When I removed the plastic wrapping I found the wiring all tied up and tidy behind the fan controller. Most of all, I noticed the small round mesh used to cover the face of the unit, and it will go well with quite a few of the cases I have reviewed already, not to mention those still in production.
There are five sliders to adjust the fan speed for each of the five channels of the Sentry Mesh. The left slider will give a fan right around 11.93V average, while the third channel will provide about 4.7V in its current position.
Looking at the Sentry Mesh from this angle, I could show off the little logo on the face plate much easier.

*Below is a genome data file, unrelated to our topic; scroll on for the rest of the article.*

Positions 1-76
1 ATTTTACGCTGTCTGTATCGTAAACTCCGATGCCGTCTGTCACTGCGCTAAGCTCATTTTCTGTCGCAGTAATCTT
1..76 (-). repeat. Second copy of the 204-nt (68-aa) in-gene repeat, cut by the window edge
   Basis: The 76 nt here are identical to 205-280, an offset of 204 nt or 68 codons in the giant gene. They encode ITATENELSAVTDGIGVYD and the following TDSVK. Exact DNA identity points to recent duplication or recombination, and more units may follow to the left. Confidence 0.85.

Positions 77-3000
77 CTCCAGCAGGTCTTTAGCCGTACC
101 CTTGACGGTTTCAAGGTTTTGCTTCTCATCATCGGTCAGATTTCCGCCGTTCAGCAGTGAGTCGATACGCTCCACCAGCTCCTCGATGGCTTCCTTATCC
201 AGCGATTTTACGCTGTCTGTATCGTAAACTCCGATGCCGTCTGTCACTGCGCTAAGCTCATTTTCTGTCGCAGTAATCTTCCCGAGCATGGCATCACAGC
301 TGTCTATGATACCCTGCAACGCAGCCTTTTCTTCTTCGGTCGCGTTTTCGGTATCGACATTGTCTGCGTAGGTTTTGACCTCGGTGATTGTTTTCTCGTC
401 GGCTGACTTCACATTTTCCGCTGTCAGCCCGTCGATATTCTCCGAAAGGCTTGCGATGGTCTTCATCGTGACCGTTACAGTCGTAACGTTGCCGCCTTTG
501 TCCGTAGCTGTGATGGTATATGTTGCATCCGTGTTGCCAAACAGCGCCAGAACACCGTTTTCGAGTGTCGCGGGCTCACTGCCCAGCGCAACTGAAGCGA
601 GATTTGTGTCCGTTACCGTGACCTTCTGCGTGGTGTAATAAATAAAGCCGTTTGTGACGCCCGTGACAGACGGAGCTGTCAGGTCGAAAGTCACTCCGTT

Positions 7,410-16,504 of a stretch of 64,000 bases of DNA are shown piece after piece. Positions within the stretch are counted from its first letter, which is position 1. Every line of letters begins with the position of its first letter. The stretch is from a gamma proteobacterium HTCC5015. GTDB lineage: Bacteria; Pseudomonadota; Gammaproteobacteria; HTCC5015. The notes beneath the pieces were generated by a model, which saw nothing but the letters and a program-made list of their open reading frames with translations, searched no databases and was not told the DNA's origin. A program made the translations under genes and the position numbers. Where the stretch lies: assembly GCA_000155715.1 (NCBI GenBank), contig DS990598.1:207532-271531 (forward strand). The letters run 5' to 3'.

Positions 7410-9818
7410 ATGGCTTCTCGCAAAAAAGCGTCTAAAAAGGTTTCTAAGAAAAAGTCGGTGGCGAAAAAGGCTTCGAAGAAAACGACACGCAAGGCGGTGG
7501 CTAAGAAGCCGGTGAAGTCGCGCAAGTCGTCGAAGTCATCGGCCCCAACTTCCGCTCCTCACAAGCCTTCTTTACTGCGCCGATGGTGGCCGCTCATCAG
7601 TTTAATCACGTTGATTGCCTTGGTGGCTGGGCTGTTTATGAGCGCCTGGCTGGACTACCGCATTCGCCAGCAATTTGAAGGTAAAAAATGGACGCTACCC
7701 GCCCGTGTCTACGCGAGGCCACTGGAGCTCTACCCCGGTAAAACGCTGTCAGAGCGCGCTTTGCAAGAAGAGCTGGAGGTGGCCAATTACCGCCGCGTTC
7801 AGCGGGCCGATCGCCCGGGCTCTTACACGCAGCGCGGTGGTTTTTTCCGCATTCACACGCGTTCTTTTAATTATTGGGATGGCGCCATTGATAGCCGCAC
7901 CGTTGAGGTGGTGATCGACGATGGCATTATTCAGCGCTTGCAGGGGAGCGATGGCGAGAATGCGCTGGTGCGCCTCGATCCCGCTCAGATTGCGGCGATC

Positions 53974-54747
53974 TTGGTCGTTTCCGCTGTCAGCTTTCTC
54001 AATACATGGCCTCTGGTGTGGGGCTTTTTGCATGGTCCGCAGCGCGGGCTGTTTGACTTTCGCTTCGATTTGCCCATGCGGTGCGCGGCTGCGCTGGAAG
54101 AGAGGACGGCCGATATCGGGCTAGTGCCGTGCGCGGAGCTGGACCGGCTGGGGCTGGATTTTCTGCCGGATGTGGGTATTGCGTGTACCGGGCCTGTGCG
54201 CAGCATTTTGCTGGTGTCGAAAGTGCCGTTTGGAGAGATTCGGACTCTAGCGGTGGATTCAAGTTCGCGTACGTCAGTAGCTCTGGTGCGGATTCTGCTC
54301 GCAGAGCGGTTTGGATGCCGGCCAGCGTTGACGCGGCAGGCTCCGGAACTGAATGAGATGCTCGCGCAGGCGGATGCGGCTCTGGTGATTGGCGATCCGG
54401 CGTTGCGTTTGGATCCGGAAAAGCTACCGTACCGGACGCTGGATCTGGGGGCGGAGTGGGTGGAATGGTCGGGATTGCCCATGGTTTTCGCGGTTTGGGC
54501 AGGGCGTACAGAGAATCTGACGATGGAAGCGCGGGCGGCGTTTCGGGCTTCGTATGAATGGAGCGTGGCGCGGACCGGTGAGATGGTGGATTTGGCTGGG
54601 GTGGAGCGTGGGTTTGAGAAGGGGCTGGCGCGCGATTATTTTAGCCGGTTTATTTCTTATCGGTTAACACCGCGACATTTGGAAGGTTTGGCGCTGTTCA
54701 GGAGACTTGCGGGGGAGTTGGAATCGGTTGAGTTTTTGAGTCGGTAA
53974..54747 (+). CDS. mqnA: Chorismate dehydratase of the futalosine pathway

These brass inserts, eight in total around the controller will allow for a snug fit in your case, while also not depending on the plastic to keep the threads over time. This will ensure a secure fit for a long time to come.
Looking at the left side, you can see there is the matching set of four brass inserts as the right side had. You can also see that they made sure to wrap the edges of the case on this unit. Taking that extra step makes for a much better finished product.
Behind the scenes I removed the wiring to allow you a much better view of the PCB and its components. There is an easy to follow layout of the 3-pin fan connections and the larger 3-pin power plug.
At the point at which the wires leave the unit and enter the chassis, NZXT has not only wired them behind a clip to keep them in place. They also offer a pre-installed strain relief for these wires.